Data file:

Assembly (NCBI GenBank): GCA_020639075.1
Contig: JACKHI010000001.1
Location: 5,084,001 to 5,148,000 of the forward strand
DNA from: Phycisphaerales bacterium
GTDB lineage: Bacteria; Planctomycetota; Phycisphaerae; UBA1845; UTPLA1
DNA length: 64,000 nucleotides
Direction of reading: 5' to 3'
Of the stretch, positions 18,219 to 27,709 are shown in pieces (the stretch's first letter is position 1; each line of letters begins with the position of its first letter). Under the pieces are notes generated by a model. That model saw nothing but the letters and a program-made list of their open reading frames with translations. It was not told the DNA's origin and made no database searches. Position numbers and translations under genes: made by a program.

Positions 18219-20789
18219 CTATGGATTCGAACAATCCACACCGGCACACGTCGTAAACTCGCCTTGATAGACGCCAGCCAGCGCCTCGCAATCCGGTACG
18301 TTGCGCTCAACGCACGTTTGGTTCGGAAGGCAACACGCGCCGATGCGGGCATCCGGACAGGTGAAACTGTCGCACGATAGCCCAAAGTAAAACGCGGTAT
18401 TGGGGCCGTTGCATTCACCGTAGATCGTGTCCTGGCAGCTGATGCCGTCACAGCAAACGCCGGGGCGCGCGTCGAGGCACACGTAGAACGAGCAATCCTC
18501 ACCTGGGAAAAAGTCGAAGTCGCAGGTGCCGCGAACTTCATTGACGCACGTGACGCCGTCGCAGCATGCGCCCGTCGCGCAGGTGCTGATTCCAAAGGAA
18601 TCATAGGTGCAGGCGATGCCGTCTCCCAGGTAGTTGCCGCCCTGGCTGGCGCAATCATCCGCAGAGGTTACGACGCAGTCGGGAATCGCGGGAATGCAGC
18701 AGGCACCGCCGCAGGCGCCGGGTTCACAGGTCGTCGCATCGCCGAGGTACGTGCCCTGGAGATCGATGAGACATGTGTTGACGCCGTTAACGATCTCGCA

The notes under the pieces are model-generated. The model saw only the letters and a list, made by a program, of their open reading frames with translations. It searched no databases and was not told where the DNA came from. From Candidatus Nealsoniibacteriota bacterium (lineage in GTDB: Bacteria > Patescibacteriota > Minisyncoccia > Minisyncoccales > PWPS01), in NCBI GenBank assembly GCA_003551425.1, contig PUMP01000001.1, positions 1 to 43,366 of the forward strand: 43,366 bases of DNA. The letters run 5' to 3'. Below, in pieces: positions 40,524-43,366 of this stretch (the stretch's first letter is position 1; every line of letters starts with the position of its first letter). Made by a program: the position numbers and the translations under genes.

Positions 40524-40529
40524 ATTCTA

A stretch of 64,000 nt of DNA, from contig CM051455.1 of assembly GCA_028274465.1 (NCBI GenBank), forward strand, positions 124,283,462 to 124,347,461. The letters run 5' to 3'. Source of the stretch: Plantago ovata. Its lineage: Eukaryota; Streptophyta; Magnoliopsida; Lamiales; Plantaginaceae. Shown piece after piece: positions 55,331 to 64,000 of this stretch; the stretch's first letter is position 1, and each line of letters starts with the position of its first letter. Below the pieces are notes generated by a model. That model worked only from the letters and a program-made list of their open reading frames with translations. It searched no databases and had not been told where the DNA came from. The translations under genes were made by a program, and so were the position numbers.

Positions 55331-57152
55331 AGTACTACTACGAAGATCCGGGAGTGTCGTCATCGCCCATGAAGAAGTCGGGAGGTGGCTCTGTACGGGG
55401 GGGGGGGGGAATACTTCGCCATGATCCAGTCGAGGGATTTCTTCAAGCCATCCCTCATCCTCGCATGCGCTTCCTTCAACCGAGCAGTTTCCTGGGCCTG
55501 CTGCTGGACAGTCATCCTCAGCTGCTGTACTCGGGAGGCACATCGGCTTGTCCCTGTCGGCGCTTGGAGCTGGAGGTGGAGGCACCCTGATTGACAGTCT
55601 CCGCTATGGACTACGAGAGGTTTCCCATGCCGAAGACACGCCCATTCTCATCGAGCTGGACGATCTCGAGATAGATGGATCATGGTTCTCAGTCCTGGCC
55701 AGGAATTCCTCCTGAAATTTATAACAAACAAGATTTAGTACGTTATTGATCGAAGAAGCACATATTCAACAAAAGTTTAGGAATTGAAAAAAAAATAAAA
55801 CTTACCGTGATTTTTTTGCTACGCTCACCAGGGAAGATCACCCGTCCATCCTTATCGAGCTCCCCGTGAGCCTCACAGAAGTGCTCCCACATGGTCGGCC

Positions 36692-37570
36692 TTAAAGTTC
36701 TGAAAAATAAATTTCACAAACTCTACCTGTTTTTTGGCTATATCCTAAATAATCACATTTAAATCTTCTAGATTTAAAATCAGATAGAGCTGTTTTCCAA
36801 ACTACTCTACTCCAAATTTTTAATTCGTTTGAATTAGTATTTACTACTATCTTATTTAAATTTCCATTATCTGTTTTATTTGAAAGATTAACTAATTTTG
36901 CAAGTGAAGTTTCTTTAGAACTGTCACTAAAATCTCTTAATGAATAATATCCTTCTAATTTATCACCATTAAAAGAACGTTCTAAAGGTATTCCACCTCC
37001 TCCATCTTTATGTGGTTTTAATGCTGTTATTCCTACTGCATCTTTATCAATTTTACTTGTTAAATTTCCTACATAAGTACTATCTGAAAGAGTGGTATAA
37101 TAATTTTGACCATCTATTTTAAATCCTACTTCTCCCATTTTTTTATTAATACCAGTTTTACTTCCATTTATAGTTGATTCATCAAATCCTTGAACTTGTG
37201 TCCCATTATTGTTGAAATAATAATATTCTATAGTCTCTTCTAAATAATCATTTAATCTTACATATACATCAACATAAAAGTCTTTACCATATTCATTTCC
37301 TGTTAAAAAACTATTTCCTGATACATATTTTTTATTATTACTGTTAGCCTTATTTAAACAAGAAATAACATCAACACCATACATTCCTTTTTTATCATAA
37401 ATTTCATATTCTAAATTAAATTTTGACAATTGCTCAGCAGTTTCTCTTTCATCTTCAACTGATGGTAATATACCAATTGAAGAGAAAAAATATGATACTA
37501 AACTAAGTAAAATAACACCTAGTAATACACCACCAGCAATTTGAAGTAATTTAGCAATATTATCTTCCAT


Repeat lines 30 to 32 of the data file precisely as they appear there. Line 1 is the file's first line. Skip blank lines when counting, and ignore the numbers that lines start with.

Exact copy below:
36801 ACTACTCTACTCCAAATTTTTAATTCGTTTGAATTAGTATTTACTACTATCTTATTTAAATTTCCATTATCTGTTTTATTTGAAAGATTAACTAATTTTG
36901 CAAGTGAAGTTTCTTTAGAACTGTCACTAAAATCTCTTAATGAATAATATCCTTCTAATTTATCACCATTAAAAGAACGTTCTAAAGGTATTCCACCTCC
37001 TCCATCTTTATGTGGTTTTAATGCTGTTATTCCTACTGCATCTTTATCAATTTTACTTGTTAAATTTCCTACATAAGTACTATCTGAAAGAGTGGTATAA